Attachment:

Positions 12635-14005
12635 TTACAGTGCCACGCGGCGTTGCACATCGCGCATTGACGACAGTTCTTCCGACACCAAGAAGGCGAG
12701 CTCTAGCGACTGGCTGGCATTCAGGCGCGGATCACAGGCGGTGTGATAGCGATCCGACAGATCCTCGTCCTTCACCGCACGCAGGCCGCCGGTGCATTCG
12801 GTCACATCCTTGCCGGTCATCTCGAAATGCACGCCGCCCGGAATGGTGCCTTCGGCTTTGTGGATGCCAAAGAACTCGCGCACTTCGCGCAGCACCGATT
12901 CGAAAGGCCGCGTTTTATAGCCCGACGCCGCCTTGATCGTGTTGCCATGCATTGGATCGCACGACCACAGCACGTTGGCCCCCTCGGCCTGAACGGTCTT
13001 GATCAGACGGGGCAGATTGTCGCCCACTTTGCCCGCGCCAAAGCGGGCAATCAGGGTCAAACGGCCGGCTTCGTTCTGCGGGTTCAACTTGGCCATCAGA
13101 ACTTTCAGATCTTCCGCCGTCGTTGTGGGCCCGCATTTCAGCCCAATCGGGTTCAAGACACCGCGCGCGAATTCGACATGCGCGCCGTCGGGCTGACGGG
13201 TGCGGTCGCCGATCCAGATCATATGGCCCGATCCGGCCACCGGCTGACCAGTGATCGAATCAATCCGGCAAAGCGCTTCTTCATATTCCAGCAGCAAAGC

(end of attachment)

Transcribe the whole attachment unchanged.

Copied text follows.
Positions 12635-14005
12635 TTACAGTGCCACGCGGCGTTGCACATCGCGCATTGACGACAGTTCTTCCGACACCAAGAAGGCGAG
12701 CTCTAGCGACTGGCTGGCATTCAGGCGCGGATCACAGGCGGTGTGATAGCGATCCGACAGATCCTCGTCCTTCACCGCACGCAGGCCGCCGGTGCATTCG
12801 GTCACATCCTTGCCGGTCATCTCGAAATGCACGCCGCCCGGAATGGTGCCTTCGGCTTTGTGGATGCCAAAGAACTCGCGCACTTCGCGCAGCACCGATT
12901 CGAAAGGCCGCGTTTTATAGCCCGACGCCGCCTTGATCGTGTTGCCATGCATTGGATCGCACGACCACAGCACGTTGGCCCCCTCGGCCTGAACGGTCTT
13001 GATCAGACGGGGCAGATTGTCGCCCACTTTGCCCGCGCCAAAGCGGGCAATCAGGGTCAAACGGCCGGCTTCGTTCTGCGGGTTCAACTTGGCCATCAGA
13101 ACTTTCAGATCTTCCGCCGTCGTTGTGGGCCCGCATTTCAGCCCAATCGGGTTCAAGACACCGCGCGCGAATTCGACATGCGCGCCGTCGGGCTGACGGG
13201 TGCGGTCGCCGATCCAGATCATATGGCCCGATCCGGCCACCGGCTGACCAGTGATCGAATCAATCCGGCAAAGCGCTTCTTCATATTCCAGCAGCAAAGC